Five Challenges Faced In Planning Basement Construction
It is important to strike the right balance and hire a knowledgeable and experienced engineer with specific knowledge of London basement construction, to get the best price and outcome. That is what ‘value engineering’ is really about.
2. The Risk Of Losing Space
One of the possible risks of over-engineering is that it can often result in the loss of significant potential usable space, whereas experienced value engineering might lead to more usable space and an increase to the property’s value by square feet.
As a recent example, a client Knowles worked with had previously approached a less experienced construction company to plan a basement construction. The original engineer had planned to add an internal liner reinforced wall using underpinning, plus a reinforced wall. Although a combination of underpinning and a reinforced wall may sometimes be necessary, it wasn’t in this instance.
The property in question is located in a geographical area where space equates to £1,000 per square foot, so to go ahead with this plan would have resulted in a £130,000 lost potential and added a further £50,000 in unnecessary materials and labour. On top of that, an additional £30,000 saving was made to the final project cost with the omission of the RC liner wall and reduced temporary works.
Using the philosophy of ‘value engineering’ can help to significantly reduce costs for the customer from the very start of the project and therefore early involvement by the proposed contractor may save a lot of money for the project.
3. Underpinning Safety
Underpinning -the extension of the building’s foundations or load bearing walls downwards to create, not only the basement walls but also the new building foundations- is, of course, an important part of the process not just for the project property, but also for neighbouring properties.
The structural engineer will usually have drawn up neat plans based on straight lines, but it is only when you get down into the basement area for underpinning that you see it’s not straight and even – it’s messy, with layers of mud, water and clay. It’s not like the neat dotted lines on the plan.
It is very important to ensure that even any temporary works that may be required to support the building, prior to, or during the main works, are planned and carried out correctly. Otherwise, the building may also be unsafe and increase the likelihood of damage to neighbouring structures. In order to meet the highest standards of safety in basement design and construction, underpinning must be carried out perfectly, particularly with double or triple storey basements where there may be a pool or even an elevator for vehicle use.
4. Site Batched Or Pumped Concrete
Many structural engineers don’t like using site batched concrete for construction projects as it can sometimes be less accurate than concrete that has been ready-mixed in a processed environment, although cube testing can be used.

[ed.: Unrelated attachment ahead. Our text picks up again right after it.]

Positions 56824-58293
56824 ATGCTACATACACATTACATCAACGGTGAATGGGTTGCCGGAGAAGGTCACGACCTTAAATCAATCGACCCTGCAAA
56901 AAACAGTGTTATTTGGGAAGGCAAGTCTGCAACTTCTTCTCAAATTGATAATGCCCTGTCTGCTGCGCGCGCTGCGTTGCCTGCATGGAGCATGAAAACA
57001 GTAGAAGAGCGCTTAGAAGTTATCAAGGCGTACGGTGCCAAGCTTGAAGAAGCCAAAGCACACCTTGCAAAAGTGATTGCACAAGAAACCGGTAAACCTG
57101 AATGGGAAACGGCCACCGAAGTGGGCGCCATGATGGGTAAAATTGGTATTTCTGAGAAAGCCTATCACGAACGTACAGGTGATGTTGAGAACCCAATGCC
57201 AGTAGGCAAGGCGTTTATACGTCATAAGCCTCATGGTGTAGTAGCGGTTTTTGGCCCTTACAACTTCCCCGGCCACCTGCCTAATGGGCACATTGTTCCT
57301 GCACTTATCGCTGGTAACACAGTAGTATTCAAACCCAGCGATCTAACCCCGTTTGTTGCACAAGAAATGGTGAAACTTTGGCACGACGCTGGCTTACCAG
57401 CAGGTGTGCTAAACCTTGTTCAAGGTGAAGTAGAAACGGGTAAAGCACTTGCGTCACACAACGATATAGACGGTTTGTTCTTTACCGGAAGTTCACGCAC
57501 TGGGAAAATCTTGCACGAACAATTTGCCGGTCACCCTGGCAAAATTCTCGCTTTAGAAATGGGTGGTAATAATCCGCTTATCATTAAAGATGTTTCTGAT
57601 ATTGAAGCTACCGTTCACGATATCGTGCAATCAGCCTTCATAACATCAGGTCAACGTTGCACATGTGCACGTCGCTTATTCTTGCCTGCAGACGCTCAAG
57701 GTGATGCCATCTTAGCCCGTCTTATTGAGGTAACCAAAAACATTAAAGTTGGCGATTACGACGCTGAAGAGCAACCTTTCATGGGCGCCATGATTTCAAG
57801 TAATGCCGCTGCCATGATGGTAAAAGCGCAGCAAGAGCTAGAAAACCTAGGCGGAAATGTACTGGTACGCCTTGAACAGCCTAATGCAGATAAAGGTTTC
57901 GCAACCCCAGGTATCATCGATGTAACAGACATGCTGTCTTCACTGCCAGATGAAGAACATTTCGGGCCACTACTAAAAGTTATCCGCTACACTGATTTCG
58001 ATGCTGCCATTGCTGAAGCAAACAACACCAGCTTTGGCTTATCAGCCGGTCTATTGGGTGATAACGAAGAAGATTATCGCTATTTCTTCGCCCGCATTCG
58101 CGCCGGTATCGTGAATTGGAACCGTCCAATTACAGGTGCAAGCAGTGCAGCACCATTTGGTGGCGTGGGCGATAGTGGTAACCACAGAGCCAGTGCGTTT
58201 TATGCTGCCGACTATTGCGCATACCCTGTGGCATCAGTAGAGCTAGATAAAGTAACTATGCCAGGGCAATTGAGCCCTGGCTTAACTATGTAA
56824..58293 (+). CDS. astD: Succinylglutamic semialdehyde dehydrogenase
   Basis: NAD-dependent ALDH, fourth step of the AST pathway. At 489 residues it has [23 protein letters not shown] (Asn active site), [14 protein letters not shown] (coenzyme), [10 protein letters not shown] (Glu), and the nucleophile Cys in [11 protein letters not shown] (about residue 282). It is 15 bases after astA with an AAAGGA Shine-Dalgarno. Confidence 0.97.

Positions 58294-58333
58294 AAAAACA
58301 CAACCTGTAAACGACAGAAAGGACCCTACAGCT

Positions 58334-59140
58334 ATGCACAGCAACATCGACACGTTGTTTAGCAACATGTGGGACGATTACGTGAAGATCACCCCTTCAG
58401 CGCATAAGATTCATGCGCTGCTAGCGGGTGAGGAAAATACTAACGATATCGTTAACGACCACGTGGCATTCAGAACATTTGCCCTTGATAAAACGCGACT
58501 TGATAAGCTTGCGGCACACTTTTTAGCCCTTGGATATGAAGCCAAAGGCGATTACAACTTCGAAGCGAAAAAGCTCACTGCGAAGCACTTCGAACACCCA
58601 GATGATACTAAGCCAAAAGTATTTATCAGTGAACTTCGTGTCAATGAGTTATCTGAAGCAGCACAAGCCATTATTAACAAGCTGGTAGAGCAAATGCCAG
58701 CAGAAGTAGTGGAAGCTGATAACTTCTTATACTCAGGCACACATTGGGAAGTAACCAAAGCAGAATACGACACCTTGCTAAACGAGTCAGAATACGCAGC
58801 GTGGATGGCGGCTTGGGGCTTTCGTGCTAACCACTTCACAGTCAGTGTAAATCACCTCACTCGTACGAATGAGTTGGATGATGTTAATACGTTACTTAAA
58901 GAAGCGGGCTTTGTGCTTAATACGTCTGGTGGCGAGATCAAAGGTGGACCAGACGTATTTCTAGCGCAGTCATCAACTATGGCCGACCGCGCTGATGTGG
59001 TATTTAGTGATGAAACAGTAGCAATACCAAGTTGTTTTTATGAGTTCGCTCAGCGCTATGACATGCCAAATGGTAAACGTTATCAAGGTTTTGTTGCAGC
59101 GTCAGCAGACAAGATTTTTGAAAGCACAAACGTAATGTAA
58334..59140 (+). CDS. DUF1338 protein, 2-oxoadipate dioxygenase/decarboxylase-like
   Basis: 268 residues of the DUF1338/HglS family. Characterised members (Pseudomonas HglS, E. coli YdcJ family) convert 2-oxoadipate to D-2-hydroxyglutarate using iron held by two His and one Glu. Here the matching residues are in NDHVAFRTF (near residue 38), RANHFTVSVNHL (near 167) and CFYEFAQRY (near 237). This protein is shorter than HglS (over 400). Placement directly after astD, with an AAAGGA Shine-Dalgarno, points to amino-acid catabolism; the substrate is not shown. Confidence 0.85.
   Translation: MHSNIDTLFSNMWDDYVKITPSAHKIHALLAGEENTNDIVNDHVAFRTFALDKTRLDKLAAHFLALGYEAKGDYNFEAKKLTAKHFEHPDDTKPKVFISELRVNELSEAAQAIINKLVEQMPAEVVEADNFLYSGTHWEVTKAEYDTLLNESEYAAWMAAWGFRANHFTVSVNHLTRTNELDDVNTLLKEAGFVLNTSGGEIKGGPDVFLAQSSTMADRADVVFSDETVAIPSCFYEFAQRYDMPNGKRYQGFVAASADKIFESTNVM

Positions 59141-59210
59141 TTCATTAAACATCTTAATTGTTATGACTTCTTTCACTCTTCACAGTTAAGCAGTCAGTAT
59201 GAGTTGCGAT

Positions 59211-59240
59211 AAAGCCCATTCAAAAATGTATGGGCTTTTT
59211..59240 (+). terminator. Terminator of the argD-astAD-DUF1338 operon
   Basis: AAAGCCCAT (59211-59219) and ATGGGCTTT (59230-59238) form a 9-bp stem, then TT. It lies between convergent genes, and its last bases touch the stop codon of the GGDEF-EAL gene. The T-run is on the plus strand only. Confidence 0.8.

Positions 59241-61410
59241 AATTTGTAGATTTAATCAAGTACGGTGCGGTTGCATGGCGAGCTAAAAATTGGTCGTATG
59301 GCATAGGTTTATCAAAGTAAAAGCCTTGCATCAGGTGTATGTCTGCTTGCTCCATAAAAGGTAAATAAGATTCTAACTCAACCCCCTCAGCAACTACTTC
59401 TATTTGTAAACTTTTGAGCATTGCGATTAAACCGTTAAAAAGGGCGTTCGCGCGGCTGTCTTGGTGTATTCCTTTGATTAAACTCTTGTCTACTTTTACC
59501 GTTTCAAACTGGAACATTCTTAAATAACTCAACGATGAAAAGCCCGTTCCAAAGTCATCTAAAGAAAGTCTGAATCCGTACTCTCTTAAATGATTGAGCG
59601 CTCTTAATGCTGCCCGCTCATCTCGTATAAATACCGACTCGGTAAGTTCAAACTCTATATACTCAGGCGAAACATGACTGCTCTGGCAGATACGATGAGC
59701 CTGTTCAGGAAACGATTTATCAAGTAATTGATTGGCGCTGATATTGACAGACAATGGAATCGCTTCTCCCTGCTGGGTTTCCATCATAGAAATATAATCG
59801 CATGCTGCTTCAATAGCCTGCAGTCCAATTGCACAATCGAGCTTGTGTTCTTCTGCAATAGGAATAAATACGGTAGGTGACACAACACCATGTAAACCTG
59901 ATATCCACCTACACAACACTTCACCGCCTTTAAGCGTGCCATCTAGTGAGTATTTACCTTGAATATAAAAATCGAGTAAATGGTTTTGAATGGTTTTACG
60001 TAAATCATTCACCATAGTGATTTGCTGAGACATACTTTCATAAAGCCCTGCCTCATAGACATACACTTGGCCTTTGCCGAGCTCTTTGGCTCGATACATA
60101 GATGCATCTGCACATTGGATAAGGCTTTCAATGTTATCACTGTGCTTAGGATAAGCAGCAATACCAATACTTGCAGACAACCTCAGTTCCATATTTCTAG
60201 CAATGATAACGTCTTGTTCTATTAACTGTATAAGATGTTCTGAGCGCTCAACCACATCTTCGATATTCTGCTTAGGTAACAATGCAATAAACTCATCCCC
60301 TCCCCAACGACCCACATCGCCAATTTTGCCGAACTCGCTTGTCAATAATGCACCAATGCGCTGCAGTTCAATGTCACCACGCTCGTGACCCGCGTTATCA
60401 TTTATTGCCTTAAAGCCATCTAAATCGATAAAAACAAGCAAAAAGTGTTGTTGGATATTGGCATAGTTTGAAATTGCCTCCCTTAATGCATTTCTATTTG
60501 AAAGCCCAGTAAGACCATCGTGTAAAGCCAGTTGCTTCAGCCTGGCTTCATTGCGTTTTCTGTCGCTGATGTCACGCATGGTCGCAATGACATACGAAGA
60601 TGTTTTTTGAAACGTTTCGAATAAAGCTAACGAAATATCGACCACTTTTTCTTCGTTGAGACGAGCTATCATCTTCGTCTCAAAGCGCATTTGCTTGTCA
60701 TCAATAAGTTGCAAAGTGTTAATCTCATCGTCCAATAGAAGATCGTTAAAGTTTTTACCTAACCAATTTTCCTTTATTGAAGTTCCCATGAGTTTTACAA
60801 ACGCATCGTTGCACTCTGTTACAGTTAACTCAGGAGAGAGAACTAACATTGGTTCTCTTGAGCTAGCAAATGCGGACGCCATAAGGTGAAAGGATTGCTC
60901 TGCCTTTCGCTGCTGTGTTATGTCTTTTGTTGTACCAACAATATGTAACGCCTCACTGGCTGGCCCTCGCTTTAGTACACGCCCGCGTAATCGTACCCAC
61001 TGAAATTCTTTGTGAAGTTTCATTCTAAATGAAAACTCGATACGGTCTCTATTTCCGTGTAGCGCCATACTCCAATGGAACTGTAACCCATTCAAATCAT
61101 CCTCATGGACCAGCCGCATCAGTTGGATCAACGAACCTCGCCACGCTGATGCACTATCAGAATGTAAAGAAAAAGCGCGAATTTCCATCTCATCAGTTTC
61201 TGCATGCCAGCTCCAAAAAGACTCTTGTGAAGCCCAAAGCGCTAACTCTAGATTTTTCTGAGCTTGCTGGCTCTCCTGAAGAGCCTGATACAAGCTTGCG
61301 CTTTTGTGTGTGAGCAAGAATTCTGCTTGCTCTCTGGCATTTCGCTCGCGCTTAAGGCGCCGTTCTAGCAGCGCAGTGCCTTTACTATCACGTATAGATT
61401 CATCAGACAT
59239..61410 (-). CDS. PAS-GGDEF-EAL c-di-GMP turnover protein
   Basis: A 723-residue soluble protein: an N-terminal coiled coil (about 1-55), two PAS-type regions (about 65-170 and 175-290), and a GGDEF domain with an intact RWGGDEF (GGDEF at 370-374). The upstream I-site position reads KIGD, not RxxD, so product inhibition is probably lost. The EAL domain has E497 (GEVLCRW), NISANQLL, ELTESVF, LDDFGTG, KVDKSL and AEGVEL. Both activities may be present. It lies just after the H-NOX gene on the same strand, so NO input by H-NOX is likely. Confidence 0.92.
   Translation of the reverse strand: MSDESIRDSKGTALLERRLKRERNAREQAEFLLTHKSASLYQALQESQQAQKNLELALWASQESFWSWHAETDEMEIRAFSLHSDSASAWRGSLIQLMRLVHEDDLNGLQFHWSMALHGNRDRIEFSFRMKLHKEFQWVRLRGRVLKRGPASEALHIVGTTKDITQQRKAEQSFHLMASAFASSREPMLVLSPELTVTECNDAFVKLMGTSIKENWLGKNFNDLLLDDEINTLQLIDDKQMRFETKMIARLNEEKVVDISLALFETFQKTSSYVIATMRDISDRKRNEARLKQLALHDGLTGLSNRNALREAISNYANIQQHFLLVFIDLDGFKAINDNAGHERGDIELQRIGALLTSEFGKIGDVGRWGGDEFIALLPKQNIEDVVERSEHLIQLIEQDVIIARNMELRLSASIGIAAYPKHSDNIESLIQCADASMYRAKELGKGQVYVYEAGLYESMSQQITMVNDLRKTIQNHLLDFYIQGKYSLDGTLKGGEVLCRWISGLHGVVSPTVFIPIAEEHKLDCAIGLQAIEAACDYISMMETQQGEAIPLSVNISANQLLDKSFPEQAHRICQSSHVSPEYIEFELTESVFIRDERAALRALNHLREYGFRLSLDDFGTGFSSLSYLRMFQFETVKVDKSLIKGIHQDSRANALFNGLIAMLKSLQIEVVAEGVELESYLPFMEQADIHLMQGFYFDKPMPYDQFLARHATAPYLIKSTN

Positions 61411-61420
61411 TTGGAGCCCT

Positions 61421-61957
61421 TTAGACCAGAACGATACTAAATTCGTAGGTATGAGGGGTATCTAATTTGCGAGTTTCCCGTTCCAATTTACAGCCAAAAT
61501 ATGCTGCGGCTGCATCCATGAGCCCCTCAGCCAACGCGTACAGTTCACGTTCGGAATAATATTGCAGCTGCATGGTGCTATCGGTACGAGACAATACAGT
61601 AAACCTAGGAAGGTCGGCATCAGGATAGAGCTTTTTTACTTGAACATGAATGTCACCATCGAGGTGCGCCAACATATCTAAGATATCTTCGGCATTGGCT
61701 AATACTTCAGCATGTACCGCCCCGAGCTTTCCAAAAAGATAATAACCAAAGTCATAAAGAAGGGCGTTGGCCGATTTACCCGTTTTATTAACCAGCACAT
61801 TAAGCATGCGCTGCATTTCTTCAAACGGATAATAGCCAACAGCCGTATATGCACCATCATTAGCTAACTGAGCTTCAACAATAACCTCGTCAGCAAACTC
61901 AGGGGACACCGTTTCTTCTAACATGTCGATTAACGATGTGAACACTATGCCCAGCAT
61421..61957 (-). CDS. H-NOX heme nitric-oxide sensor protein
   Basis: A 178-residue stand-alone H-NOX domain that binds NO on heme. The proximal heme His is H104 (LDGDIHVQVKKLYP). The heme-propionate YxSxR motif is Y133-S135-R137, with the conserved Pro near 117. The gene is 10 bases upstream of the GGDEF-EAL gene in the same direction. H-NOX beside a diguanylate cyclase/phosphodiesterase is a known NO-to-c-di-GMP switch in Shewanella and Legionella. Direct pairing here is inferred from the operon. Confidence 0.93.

However, if measured correctly, site batched concrete is usually the best option for a basement construction project. The main reason for this is to keep the site traffic and any disruptions to neighbouring properties to a minimum, as basement construction projects often take place in residential neighbourhoods. Site batching eliminates the requirements for a truck to pump large volumes of concrete.
Often, during underpinning, only 2-3 cubic metres of concrete are required at a time anyway, so there is also no need to have a large amount of pumped concrete sent to the site.
Knowles is using specially designed trucks that pump the concrete at low pressure, like a toothpaste tube. Permanent rubber hoses can be set up to enable a fast and efficient delivery of 2-6 cubic metre batches within 30 minutes.
5. Considering Damp Issues – Water Proofing Methods
A key consideration in the design and construction process is the lifespan and preventing future problems such as damp.
Choosing the correct waterproofing method according to the site characteristics and design requirements will prevent groundwater from seeping into the basement over many years and causing damp, as well as preventing structural damage from excessive hydrostatic pressure.
There are two main methods of waterproofing. ‘Tanking’ uses cement based renders and slurries and ‘cavity drain membranes’ are sheets of Polyethylene that cover the structure like a studded sheet, keeping moisture out and letting it flow into underground sumps and drain away from the building.
Waterproofing does not have to be carried out at the same time as the construction. Knowles’ preferred method is to carry out the structural works (such as RC underpinning, RC retaining walls and floor slab) initially, with only additives sometimes being used during this time. Good preparation of the abutting surfaces and vibrating of the concrete during pouring will consolidate the concrete and make it less porous.
Water penetration to the concrete structure is observed thereafter. Water seepage will normally only occur on the construction joints, which can then be treated if apparent.
In the event of damp occurring, moisture enters through the joints rather than through the concrete itself. In order to make the surface less porous, poured concrete is vibrated to consolidate it.
Knowles has over 25 years of London basement construction, both new and retrofitted, always encompassing the notion of value engineering. For more information call 01344 886 898, or email.